Creating learning activities that helped the "absorbent mind" progress through each phase of the first plane. These phases such as acquisition of language, sensory refinement and social behaviour would form the foundations of each child's education.
To achieve this, Maria provided structure to her environment, with toys and activities that incorporated guidance such as "control of error". This allowed children to complete tasks without the intervention of an educator.
To the uneducated eye, traditional educations can often resemble a Montessori approach. Though they often miss the mark using generic and pre-fabricated activities, leaving children with insufficient skills in some phases.
Though Steiner's pedagogy also saw the need for early intervention in the first plane, the approach was quite different.
Rudolf promoted a complete immersive environment where children can learn through unconscious imitation of practical activities. He achieved this through regular daily routine that included free play, artistic work (e.g. drawing, painting or modeling), circle time (songs, games, and stories), and practical tasks (e.g. cooking, cleaning, and gardening).
Colloquially referred to as "free range" education, sometimes the Waldorf style of teaching is unfortunately lost on many. But there is much to be gained for those who subscribe to the Waldorf approach.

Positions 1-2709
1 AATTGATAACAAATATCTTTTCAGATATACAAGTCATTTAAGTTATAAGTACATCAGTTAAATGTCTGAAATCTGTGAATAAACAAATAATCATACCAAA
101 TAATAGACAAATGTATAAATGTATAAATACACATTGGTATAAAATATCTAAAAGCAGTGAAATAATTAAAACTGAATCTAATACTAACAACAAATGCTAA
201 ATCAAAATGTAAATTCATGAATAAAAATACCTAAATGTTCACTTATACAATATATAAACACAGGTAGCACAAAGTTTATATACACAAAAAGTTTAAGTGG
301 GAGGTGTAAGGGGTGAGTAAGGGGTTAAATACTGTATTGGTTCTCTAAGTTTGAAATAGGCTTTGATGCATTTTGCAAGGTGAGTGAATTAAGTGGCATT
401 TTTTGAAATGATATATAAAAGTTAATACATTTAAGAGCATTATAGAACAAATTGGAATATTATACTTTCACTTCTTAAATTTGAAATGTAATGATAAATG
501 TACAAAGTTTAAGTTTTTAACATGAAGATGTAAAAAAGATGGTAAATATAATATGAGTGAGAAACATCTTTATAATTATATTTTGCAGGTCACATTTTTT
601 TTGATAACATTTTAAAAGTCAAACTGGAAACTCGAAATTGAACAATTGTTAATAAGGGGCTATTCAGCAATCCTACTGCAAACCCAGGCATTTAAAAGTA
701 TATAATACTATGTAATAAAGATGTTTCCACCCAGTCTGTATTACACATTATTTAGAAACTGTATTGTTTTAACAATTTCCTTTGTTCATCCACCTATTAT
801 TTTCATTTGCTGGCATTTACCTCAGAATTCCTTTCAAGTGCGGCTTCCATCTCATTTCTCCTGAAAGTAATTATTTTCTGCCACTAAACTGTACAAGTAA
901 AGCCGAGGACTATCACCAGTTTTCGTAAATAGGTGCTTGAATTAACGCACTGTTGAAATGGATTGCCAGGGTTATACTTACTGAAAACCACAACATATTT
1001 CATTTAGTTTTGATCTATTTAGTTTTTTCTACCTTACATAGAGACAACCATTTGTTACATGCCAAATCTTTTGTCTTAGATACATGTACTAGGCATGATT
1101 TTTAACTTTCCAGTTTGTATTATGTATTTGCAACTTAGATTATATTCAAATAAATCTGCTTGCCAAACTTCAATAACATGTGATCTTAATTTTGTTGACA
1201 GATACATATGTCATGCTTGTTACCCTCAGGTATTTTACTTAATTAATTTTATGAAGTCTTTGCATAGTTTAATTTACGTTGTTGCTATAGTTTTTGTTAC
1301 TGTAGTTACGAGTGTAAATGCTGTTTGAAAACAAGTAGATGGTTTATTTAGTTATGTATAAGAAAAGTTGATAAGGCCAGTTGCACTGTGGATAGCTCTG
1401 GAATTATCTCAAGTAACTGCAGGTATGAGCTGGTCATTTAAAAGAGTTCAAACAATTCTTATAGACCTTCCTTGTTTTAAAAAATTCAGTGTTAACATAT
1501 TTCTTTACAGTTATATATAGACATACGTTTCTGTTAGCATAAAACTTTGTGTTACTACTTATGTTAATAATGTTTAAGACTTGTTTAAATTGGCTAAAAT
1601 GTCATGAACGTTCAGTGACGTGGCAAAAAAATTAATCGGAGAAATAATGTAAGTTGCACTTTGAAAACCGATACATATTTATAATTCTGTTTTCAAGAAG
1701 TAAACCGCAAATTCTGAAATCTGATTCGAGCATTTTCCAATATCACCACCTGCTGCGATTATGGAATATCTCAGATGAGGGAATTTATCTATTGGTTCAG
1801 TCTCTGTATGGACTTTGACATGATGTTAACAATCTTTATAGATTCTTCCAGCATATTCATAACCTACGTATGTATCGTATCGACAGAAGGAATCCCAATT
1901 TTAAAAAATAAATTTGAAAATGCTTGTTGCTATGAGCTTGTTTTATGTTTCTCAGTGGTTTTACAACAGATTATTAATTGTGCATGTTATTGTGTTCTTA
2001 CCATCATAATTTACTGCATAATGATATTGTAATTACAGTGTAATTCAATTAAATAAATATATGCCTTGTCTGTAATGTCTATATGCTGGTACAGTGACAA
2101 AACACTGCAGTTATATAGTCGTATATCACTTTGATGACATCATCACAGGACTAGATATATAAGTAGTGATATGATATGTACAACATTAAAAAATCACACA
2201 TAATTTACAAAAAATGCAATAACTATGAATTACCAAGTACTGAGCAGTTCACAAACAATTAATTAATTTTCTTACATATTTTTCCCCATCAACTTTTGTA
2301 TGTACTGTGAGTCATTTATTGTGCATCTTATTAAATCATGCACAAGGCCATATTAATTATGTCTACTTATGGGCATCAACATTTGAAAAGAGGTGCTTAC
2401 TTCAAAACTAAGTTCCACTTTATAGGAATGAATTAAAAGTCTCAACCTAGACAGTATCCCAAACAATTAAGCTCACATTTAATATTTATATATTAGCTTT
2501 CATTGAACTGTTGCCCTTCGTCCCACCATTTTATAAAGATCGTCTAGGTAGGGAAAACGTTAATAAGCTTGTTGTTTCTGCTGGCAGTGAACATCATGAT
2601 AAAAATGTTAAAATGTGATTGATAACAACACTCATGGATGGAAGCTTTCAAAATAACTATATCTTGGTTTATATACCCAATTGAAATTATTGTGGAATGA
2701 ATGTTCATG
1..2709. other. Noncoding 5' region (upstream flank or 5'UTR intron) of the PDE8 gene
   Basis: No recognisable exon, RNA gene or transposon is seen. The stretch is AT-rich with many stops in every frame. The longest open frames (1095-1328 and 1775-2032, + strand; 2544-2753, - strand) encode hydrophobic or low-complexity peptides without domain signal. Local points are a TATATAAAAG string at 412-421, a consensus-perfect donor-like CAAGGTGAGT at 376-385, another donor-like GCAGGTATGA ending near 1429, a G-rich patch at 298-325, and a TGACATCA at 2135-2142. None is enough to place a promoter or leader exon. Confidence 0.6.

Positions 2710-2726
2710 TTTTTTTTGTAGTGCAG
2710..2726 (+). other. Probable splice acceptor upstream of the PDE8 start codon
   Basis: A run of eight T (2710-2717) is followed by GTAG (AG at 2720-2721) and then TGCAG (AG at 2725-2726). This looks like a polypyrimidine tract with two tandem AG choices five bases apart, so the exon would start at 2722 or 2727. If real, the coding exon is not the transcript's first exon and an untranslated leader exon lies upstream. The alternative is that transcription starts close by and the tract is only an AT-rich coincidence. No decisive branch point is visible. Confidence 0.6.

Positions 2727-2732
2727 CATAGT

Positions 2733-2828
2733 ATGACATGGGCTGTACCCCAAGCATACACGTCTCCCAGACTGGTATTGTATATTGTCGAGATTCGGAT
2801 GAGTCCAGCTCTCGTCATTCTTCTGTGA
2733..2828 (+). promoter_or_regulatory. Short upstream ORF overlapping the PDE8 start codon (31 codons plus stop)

A quick google search for Montessori or Waldorf toys will give you a plethora of options. Due to the popularity of these philosophies in combination with large scale commercialisation there is almost unlimited amount of toys to choose from.
But can you trust the marketing?
Maria produced many toys with the purpose fulfilling the requirements of her pedagogy. Some iconic examples include the pink tower, knobbed sorting cylinders and sandpaper letters. All these served to help children progress through all phases in each plane.
You would be forgiven for mistaking some toys as Montessori aligned, as it seems by simply selling a wooden toy gives permission to slap a Montessori label on it.
Before purchasing your next Montessori toy ask yourself "does this align with the Montessori method".
If asked you to think of one toy that reminds you of Waldorf, what would it be?
Let me guess, the Rainbow Stacker. Often referred to as the Grimm's Rainbow, (from the company Grimm's Spiel und Holz Design) this toy reflects the principles that underpin the Waldorf methodology. Other iconic toys such as the Waldorf peg dolls are also a window into the open-ended and imaginative philosophy that Steiner intended.
Waldorf toys will often come with a premium and for good reason. Producing natural and sustainable toys can be expensive, though many would say the investment pays off in the long run.
Sooooo, Montessori or Waldorf...
By now you should have a crystal clear idea of which philosophy is better, right...
Well not quite. I have only shown you a small insight into two robust and sometimes complimentary pedagogies.
The truth is, many of the elements that make up each methodology overlap and are transferable.
My advice, one is not better than the other. Your child is unique, so pay attention to how they learn, why they do things and most importantly what makes them happy. From there you can make an educated decision as to what philosophy is best for them.
Always remember the most important thing is for your child to have fun, keep learning and love life!